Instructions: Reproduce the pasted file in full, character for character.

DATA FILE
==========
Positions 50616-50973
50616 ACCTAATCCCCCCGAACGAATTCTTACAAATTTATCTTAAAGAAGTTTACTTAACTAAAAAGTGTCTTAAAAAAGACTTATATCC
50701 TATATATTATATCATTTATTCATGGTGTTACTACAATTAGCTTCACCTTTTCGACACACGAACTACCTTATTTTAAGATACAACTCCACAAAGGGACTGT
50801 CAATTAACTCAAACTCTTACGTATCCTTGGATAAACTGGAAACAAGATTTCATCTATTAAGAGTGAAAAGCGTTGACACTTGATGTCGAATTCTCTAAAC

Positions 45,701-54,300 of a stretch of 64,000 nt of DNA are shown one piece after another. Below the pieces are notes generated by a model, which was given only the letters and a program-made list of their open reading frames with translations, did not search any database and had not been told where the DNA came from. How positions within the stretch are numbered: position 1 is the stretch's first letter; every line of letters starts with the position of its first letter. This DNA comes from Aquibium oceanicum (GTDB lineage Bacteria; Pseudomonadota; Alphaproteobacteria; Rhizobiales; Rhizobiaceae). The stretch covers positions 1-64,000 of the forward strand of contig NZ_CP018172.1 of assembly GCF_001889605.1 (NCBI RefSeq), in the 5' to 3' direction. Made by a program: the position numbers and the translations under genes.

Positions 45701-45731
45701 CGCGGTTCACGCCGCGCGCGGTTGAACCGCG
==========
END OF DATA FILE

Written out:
Positions 50616-50973
50616 ACCTAATCCCCCCGAACGAATTCTTACAAATTTATCTTAAAGAAGTTTACTTAACTAAAAAGTGTCTTAAAAAAGACTTATATCC
50701 TATATATTATATCATTTATTCATGGTGTTACTACAATTAGCTTCACCTTTTCGACACACGAACTACCTTATTTTAAGATACAACTCCACAAAGGGACTGT
50801 CAATTAACTCAAACTCTTACGTATCCTTGGATAAACTGGAAACAAGATTTCATCTATTAAGAGTGAAAAGCGTTGACACTTGATGTCGAATTCTCTAAAC

Positions 45,701-54,300 of a stretch of 64,000 nt of DNA are shown one piece after another. Below the pieces are notes generated by a model, which was given only the letters and a program-made list of their open reading frames with translations, did not search any database and had not been told where the DNA came from. How positions within the stretch are numbered: position 1 is the stretch's first letter; every line of letters starts with the position of its first letter. This DNA comes from Aquibium oceanicum (GTDB lineage Bacteria; Pseudomonadota; Alphaproteobacteria; Rhizobiales; Rhizobiaceae). The stretch covers positions 1-64,000 of the forward strand of contig NZ_CP018172.1 of assembly GCF_001889605.1 (NCBI RefSeq), in the 5' to 3' direction. Made by a program: the position numbers and the translations under genes.

Positions 45701-45731
45701 CGCGGTTCACGCCGCGCGCGGTTGAACCGCG